by Jeff Gates
reviewed on PS3
The Electric Company
The shining star of inFamous 2’s visual department are the Ionic powers. These abilities are the most devastating blow that Cole can deal and they are as beautiful as they are devastating. The powers available to Cole give the player a true sense of strength. Too often, in games where supernatural abilities are paramount, players come to find out that the attacks have very little weight to them and executing the moves to perfection is hardly rewarding. This is not the case in inFamous 2. Linking together combos to defeat groups of enemies or using the right attack at the right time gives you a true sense of accomplishment. Players can really take pride in their moves, especially because it feels like you designed Cole’s repertoire yourself using karma.
As I alluded to before, karma helps shape what abilities Cole has at hand. There are 8 different fields of Cole’s powers that you can upgrade and each of those has an overall karma level you must reach, as well as two distinct powers, one for choosing the good path and one for choosing the evil one. The powers range from bolts of lightning that you can use as a range attack to massive tornadoes that decimate most in their path. The list of abilities goes on and on but the basic gist is that the powers, just like the rest of the game, present the player with a wealth of options to choose from.
The melee combat can at times be a bit repetitive, but linking it with other powers and the increased abilities of the Amp (Cole’s melee weapon) makes it slightly more enjoyable. The combos are really rewarding. A personal favorite is putting a detonation blast (a charge field that attaches to things and explodes upon impact) onto an adversary then executing a finishing move on the enemy in a crowd of foes which causes the charge to explode, killing him and sending the rest flying.
As fun as inFamous 2 is, it’s not perfect. The free-running of inFamous 2 does leave much to be desired, which considering it’s an open-world action adventure game is a fairly large drawback. It’s not so much that climbing the buildings or traversing the rooftops is boring, it’s how repetitive it can be. You see, I am a big fan of how Ubisoft has created the free-run mechanics of Assassins Creed, allowing the player to scale walls slowly by holding a button or quickly by using another button to jump. inFamous 2’s climbing basically consists of the player mashing the X button as if it were a giant cockroach until they reach their destination and this in my opinion is the wrong way to do it. Grinding electric lines from building to building is thankfully easier and more streamlined but the climbing continues to irk me. When you factor in that the camera occasionally gets lost, trying to scale a wall to gain a tactical advantage during a fight is as wise as wearing meat underpants in the tiger exhibit at the zoo.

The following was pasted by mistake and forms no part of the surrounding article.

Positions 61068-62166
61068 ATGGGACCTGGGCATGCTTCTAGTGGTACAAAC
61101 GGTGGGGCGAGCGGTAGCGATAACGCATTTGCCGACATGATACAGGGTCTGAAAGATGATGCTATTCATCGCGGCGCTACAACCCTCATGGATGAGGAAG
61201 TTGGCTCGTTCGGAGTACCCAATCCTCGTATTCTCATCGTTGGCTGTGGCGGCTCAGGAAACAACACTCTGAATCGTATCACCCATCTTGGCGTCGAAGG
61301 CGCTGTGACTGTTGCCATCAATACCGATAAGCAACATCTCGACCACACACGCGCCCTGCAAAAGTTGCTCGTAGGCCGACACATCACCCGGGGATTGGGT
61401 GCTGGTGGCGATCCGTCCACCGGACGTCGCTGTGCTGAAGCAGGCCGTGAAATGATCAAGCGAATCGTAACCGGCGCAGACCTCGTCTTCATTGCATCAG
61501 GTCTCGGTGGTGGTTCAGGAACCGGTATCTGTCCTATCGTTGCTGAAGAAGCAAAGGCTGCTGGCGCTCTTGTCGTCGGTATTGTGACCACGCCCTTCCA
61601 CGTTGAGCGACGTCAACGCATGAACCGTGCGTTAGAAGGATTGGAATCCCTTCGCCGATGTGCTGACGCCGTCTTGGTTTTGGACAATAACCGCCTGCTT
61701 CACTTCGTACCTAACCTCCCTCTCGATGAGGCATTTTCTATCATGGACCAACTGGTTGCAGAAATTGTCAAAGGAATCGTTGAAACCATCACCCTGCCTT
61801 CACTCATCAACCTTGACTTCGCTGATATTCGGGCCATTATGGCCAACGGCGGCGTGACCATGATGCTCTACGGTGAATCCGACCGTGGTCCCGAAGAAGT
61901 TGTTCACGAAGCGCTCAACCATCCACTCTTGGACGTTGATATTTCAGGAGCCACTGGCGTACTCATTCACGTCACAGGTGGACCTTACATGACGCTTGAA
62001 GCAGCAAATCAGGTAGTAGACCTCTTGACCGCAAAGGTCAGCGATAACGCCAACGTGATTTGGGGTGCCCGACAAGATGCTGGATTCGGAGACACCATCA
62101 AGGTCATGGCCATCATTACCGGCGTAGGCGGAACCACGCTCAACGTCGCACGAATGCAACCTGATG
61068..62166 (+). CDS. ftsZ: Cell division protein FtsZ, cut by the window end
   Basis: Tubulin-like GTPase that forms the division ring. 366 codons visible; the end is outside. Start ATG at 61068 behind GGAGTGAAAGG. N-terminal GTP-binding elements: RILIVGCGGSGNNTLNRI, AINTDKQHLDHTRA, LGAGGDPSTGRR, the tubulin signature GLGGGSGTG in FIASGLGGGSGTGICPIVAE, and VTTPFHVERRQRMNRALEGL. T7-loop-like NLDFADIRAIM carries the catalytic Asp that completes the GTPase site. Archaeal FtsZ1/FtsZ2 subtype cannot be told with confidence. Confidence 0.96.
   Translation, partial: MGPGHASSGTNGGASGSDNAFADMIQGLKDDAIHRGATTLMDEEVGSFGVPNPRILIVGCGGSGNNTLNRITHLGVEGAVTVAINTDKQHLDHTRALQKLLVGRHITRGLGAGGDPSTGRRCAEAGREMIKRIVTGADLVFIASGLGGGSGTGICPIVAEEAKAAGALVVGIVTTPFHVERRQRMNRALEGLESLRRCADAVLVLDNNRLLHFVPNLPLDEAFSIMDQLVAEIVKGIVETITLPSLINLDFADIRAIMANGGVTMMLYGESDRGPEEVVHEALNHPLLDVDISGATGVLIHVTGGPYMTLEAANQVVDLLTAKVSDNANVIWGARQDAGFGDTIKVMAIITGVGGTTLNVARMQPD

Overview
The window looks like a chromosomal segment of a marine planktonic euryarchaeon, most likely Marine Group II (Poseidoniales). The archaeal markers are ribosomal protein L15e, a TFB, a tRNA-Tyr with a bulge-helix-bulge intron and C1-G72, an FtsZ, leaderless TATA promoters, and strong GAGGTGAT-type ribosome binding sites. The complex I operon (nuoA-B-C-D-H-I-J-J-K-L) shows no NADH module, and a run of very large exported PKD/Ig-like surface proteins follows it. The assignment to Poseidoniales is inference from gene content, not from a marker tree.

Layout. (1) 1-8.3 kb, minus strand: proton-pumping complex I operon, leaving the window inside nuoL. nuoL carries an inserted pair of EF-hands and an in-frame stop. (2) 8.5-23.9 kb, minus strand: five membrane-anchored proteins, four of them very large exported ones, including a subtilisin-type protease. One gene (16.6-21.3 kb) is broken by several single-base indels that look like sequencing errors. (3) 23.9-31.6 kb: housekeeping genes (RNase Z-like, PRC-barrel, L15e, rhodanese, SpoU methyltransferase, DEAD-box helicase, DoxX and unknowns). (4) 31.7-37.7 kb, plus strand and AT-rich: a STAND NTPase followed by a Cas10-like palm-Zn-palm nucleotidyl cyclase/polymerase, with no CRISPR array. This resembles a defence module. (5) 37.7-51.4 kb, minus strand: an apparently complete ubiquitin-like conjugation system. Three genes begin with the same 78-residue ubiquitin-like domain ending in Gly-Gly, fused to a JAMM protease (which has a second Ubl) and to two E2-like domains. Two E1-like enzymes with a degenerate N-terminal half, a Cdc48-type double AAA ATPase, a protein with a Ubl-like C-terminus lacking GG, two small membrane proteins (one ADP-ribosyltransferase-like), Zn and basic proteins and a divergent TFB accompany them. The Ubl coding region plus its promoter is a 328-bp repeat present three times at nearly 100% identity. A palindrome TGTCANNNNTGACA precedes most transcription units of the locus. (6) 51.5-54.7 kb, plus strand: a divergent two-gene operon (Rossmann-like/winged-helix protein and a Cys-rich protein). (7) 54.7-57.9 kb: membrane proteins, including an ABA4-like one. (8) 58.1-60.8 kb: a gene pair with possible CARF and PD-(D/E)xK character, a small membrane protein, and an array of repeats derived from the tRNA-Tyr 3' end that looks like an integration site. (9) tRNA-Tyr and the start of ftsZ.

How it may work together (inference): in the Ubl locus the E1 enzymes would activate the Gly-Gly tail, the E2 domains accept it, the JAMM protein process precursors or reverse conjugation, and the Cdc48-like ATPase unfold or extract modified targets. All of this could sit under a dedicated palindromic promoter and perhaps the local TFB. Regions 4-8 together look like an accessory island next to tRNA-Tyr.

The sounds of inFamous 2 are another gray area in the game where, frankly, I don’t know how to feel. Moments that should feel epic in many ways fall flat because of a very weak sound design. The explosions sound nice and the voice acting is superb but the enemies and music of the game don’t match that quality. Most of your foes seem to be repeating the same lines over and over and in huge battles, a rousing musical score is missing, replaced instead with silence and the occasional shrill of locals fleeing. It isn’t all bad though, a number of instances in the game intended to be intense or nerve-racking were made much better by great use of audio, though to be fair the moment I am thinking of used no music intentionally for dramatic effect.
The thing that most gamers will probably stand around the virtual water cooler and discuss in regards to inFamous 2 is how much replay ability the game possesses. Aside from the engaging and very interactive main storyline there is a wealth of side missions for the player to participate in. These missions do repeat themselves at a point but a number of them happen fairly randomly so it does stay pretty fresh. In one such case, killing a Militia member attempting to mug a pedestrian opens up a side mission which begins with Cole listening to an order given to the dead foe on a radio. Even though there are a wealth of missions and random events that occur in inFamous 2, they don’t extend the game’s replay value as much as the User Generated Content feature does.
inFamous 2 presents the player with the option of creating their very own missions. These missions can be formed from scratch or from a number of templates that Sucker Punch have created essentially allowing you to invent hours and hours of extra fun. The UGC, as it is called, brings a true sense of community to the game and allows players to enjoy the best and latest missions that others have created.
Possibly the best the PS3 has to offer
inFamous 2 walks a fairly fine line between repetitive and diverse. You are handed a wealth of abilities that you can craft to your liking but the platforming mechanics can be a chore, there are tons of missions to complete but after some time you began to realize there are really only a dozen or so unique ones. Linking combos is a blast but the melee gets old pretty fast. Thankfully though, inFamous 2 manages to stay pretty balanced on that tight rope between monotonous and various. The game is visually appealing and the story is engaging, but the role karma plays into it is what keeps you wanting more. Because, what you get are two unique inFamous 2 experiences for the price of one. I can say in confidence that this is one of the more enjoyable PS3 exclusives and may just be the best because of the wonderful open-world concept that is full of things to do.
Really two games for one, you will come back for more, creating missions adds a lot of replay
Boring platforming mechanics, sometimes uneventful sounds